The EST has developed its own website to increase learning resources by means of information technology. The bulletin, “Epilepsy Digest,” contains academic articles on epilepsy. Initially, it was published by EST three to four times per year and was mailed to members as a printed bulletin until 2014. Since 2015, three issues each year have been integrated into the website, www.thaiepilepsysociety.com, which is free-of-charge and can be accessed by anyone.

The Epilepsy Society of Thailand has led three multicenter epilepsy research studies. The first was a survey of medical facilities for epilepsy care in provincial government hospitals in 2002. This study was followed by an examination of the quality of life in people with epilepsy held in 2008 and a third, broader survey of facilities and treatment for patients with epilepsy was conducted in 2009.

Our success has come in part by close cooperation with the Epilepsy Association of Thailand (EAT). We have supported every activity of the EAT since it was established in 2002. The EST has assisted the EAT in providing basic knowledge of epilepsy to patients and the public, and in increasing public awareness of epilepsy via various activities and modalities, such as mass media and social media including newspapers, broadcast radio and television. Recently, the Epilepsy Association of Thailand initiated popular epilepsy camps for patients with epilepsy and their caregivers. In addition, the EST and EAT recognize the international events for the awareness of epilepsy, which are the “International Epilepsy Day” and the “Purple Day.”

The EST has recognized for many years the value and importance of participation in activities beyond Thailand’s borders. With the support from the ILAE and its Commission on Asian and Oceanian Affairs, EST has hosted two international epilepsy conferences in Bangkok: The 5th Asian and Oceanian Epilepsy Congress in 2005 and the ASEPA Workshop on Epilepsy Surgery in 2013. To develop our expertise further and to strengthen academic collaboration, the EST visited epilepsy centers in Australia in 2002 and Japan in 2012. Professor Pongsakdi Visudhiphan was recognized in 2012 by the Commission on Asian and Oceanian affairs as one of the leaders in the region for his extraordinary contributions to epilepsy care. He was one of the Achievement Award winners at the Epilepsy Congress in Manila.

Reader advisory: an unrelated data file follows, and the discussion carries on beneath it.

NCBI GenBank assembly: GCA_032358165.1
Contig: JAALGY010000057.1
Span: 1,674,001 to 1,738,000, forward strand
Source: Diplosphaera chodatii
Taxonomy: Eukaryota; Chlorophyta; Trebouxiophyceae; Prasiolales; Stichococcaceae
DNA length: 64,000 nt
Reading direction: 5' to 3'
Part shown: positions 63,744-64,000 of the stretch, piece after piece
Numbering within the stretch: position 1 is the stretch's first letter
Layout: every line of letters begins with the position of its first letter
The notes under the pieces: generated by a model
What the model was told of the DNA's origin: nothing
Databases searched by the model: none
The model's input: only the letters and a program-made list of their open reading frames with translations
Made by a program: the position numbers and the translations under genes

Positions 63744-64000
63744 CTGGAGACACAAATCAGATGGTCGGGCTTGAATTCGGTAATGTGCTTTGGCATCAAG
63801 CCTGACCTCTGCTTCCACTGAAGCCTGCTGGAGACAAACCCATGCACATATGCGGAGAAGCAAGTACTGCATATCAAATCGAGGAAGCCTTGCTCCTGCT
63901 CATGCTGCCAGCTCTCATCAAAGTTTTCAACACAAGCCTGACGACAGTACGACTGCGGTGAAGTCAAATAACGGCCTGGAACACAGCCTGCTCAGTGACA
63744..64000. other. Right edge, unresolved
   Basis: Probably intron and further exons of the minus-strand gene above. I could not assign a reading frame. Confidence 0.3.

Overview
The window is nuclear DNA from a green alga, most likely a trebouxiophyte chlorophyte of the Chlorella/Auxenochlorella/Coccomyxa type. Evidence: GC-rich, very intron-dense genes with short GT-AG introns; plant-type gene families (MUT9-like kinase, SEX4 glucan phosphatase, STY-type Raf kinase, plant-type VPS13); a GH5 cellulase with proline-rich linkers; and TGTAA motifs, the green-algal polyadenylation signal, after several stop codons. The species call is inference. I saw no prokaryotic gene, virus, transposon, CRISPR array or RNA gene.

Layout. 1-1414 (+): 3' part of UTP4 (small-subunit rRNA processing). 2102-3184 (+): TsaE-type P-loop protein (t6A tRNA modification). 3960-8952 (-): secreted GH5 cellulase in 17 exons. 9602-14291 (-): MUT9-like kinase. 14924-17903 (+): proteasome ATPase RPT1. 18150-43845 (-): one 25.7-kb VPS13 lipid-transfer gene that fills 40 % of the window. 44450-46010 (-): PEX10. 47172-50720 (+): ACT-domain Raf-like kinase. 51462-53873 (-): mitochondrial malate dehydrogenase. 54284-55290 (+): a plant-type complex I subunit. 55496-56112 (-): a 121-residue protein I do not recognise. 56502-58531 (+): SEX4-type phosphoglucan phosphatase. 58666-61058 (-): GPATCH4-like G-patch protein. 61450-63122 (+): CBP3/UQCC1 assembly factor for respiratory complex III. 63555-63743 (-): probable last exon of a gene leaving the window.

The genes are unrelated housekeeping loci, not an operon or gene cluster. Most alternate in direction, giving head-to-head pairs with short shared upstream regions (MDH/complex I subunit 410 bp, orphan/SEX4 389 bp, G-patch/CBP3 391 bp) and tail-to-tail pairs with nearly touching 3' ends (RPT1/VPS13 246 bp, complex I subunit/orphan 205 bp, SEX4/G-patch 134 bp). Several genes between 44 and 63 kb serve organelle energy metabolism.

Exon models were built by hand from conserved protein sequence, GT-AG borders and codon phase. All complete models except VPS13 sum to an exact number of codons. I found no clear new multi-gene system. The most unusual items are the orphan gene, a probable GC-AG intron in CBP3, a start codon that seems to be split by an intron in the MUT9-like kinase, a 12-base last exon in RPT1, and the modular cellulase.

Since its establishment, the EST has made contributions to various aspects of epilepsy treatment and care. The most important achievements are the increased standard of care for patients with epilepsy, and the improved perspective toward epilepsy by patients as well as the general public. There are many factors that led to the achievements of the Society, such as the foundation laid by Prof. Visudhiphan and other pioneers in epilepsy, the mixture of the team members, the teamwork tradition, and the long-standing support from international colleagues and organizations, including the ILAE.

However challenges for improving epilepsy care in Thailand remain. Two great challenges include persuading the Thai government to integrate epilepsy into government-support service plan and the creation of no-border networking for epilepsy care. There is a need to increase the participation of the public to expand knowledge and awareness of epilepsy, and we have to develop better epidemiological information to improve epilepsy care. To meet those challenges, the Society has added additional goals which are expected to be achieved in the near future:

  1. Co-operation with the government to increase the awareness of this illness
  2. Access for people with epilepsy throughout the country to proper treatment, including epilepsy surgery and other treatment modalities that are necessary for them
  3. Initiation and the coordination of research which would provide information to improve the quality of care for people with epilepsy
  4. Development of a partnership that supports and shares resources in genetic epilepsy cases
  5. Maintain an ongoing relationship with the Epilepsy Association of Thailand and hope the patients themselves will be the leaders of their association

There is much more to be done and obstacles are to be expected. Through experience gained from the past 20 years and the support by ILAE since 1997, the EST has grown and strengthened. We are particularly honored to have been selected as the host for the 33rd International Epilepsy Congress in Bangkok. EST is looking forward to a bright future not only for the society but for the people with epilepsy in Thailand.